• Jonathan Kuttab’s sermon addressed our ministry of reconciliation as Christians, and developed a three-step model for authentic reconciliation that moves beyond what he described as “lovey-dovey” projects. The first step, which is concerned with the present moment, requires our own reconciliation with God and with ourselves. This is the essential first step, and involves a change of heart – repentance and conversion. The next step, which is concerned mostly with the past, requires forgiveness – a difficult step for those who have suffered so much and have so much to remember from the past. It is, however, an equally essential step after the personal change of heart. Jonathan suggested that our Jewish neighbours seem to find forgiveness a very hard step to take, and may thus be excluding themselves from the blessings of reconciliation that can only begin to be enjoyed when forgiveness is both offered and accepted. Finally there is the future dimension of reconciliation – the time when the oppression and injustice of the past is not only forgiven but also replaced by a new set of realities in which there is a genuinely fresh beginning. He challenged us to seek the personal change of heart that is the first step to reconciliation and not to be content with anything less than the transformed reality of a new society that offers all its people opportunity, justice and peace.
  • After a final group photo on the shores of the lake, we went to a nearby restaurant for the traditional meal of St Peter’s Fish – as bony as ever! People seemed to be lingering over their lunches as we sensed the end of a very special time, and the sadness of saying goodbye to people with whom we have shared so much this past week. I made sure that all the Aussies were aboard their buses, and then stayed behind to participate in a meeting of the international coordinators for Sabeel.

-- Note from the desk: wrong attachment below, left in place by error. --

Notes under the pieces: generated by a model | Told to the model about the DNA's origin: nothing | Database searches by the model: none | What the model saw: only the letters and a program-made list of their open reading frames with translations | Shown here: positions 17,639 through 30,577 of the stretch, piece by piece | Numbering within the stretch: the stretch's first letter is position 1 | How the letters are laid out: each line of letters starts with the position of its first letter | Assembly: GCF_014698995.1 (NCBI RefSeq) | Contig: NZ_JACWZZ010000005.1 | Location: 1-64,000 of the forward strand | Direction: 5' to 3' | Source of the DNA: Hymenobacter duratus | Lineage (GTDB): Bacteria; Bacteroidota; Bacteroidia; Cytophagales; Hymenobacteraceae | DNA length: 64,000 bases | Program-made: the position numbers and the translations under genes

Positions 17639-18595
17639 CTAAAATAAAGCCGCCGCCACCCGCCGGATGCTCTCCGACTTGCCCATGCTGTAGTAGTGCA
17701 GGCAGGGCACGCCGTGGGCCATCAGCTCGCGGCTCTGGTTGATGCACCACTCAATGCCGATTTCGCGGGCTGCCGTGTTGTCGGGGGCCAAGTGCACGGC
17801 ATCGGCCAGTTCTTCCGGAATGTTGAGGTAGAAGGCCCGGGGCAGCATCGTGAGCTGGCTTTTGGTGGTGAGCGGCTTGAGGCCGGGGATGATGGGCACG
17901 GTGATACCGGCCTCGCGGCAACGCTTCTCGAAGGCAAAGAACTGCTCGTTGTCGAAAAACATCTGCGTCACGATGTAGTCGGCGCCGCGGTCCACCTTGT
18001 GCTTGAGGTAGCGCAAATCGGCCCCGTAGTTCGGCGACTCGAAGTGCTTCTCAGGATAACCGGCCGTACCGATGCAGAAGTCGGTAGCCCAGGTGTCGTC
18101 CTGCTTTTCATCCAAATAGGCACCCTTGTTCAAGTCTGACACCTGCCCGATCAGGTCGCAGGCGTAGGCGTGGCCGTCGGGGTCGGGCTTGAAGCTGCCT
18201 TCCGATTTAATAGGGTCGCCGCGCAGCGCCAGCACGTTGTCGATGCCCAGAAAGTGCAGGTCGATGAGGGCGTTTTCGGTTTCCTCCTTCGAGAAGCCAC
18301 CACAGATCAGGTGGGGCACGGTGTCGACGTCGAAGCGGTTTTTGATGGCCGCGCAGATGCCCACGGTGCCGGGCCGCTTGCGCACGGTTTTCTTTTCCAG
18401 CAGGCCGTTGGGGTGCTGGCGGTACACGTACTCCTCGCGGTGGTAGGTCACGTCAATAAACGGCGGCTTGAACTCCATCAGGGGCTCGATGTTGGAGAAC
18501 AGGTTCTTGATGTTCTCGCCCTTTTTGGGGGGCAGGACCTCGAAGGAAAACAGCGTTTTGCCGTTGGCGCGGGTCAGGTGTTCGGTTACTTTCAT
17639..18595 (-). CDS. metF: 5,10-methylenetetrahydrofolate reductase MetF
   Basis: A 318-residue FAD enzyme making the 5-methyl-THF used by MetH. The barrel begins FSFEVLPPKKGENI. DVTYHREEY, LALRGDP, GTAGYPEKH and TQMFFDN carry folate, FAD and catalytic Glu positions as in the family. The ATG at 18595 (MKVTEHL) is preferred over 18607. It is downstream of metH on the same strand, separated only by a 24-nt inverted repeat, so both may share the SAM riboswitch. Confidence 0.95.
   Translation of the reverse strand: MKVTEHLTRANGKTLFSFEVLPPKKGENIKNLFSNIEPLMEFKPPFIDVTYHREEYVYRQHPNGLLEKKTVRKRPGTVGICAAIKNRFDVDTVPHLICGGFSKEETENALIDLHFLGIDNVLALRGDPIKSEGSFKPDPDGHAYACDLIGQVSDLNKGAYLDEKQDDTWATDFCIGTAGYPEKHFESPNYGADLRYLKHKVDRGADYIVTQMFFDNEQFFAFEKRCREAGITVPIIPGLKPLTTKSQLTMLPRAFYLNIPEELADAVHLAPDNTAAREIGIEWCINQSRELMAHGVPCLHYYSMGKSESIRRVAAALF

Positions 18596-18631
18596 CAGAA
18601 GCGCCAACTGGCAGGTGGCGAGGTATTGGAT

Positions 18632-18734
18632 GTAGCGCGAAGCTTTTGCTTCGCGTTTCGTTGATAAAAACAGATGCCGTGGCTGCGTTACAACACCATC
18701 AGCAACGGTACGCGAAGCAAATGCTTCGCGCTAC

• The IFOS (International Friends of Sabeel) meeting is being held in the beautifully renovated hostel adjacent to the Church of the Beatitudes on the hill overlooking Tabgha. I had often seen the building when visiting the church here, but this was my first opportunity to stroll the grounds of this special holy place as a resident. The Franciscans have developed the site considerably since my last visit in 2004. There is now a gift shop and large parking area on the other side of the site, and construction of additional accommodation is underway. A new hotel is planned for the site, from which the Franciscans will doubtless make a lot of money!
  • After arrival we took a short break – for what Naim called a “holy nap” – before starting our meeting at 4.00pm. This allowed me some time to stroll about the grounds and soak up the silent holiness of the place; as well as visiting the gift shop to buy a fresh supply of holy oil for anointing. We worked from 4.00pm to 9.30pm, stopping only for dinner. My guess is that everyone will sleep well this evening! It was very helpful to hear reports from Sabeel coordinators in various parts of the world, and to get new ideas for Sabeel Oceania, so I am looking forward to the discussions tomorrow morning as we focus on priorities for 2007 and beyond.



Day Eleven – 10 November

The day began with the Mount of Beatitudes at its most peaceful. There were no visitors to the site at this stage, and the air was cool and still. It was a delight to wander around the site soaking up the atmosphere after so many days of crowded places and busy schedules.

The IFOS meeting continued until lunch time, with attention being given to a draft statement arising from the recent conference as well as priorities for the future development of Sabeel’s ministry.

  • After lunch, I drove back to Nazareth with Violette Khoury – the director of the Nazareth Sabeel branch – and Dick Toll, Chair of Friends of Sabeel North America. Dick was going to stay for a few days with an Anglican priest serving in a village next to Nazareth so we dropped him off on our way. Finding houses in narrow lanes that have no street names or house numbers is always a challenge, so it took us a few attempts before we got the correct laneway.